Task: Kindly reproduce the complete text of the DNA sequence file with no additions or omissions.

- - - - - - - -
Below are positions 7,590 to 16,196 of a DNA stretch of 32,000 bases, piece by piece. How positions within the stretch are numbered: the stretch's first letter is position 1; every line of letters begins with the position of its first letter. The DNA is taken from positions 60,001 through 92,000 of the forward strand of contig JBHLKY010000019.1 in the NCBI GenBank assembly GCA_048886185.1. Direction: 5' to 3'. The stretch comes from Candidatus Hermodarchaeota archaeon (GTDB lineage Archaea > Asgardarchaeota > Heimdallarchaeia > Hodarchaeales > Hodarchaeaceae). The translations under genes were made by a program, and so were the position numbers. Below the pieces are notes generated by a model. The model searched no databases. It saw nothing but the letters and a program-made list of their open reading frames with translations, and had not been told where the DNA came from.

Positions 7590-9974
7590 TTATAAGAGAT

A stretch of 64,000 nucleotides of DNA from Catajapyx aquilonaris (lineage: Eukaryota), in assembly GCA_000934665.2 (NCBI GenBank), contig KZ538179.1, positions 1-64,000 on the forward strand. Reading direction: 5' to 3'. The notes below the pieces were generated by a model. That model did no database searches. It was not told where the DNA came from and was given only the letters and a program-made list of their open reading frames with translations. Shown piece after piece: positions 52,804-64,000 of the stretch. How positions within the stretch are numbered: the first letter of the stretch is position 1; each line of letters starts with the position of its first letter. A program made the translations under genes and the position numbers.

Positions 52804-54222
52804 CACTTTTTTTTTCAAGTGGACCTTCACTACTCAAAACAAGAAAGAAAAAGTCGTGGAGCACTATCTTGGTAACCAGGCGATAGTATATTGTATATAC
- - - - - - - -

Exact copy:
Below are positions 7,590 to 16,196 of a DNA stretch of 32,000 bases, piece by piece. How positions within the stretch are numbered: the stretch's first letter is position 1; every line of letters begins with the position of its first letter. The DNA is taken from positions 60,001 through 92,000 of the forward strand of contig JBHLKY010000019.1 in the NCBI GenBank assembly GCA_048886185.1. Direction: 5' to 3'. The stretch comes from Candidatus Hermodarchaeota archaeon (GTDB lineage Archaea > Asgardarchaeota > Heimdallarchaeia > Hodarchaeales > Hodarchaeaceae). The translations under genes were made by a program, and so were the position numbers. Below the pieces are notes generated by a model. The model searched no databases. It saw nothing but the letters and a program-made list of their open reading frames with translations, and had not been told where the DNA came from.

Positions 7590-9974
7590 TTATAAGAGAT

A stretch of 64,000 nucleotides of DNA from Catajapyx aquilonaris (lineage: Eukaryota), in assembly GCA_000934665.2 (NCBI GenBank), contig KZ538179.1, positions 1-64,000 on the forward strand. Reading direction: 5' to 3'. The notes below the pieces were generated by a model. That model did no database searches. It was not told where the DNA came from and was given only the letters and a program-made list of their open reading frames with translations. Shown piece after piece: positions 52,804-64,000 of the stretch. How positions within the stretch are numbered: the first letter of the stretch is position 1; each line of letters starts with the position of its first letter. A program made the translations under genes and the position numbers.

Positions 52804-54222
52804 CACTTTTTTTTTCAAGTGGACCTTCACTACTCAAAACAAGAAAGAAAAAGTCGTGGAGCACTATCTTGGTAACCAGGCGATAGTATATTGTATATAC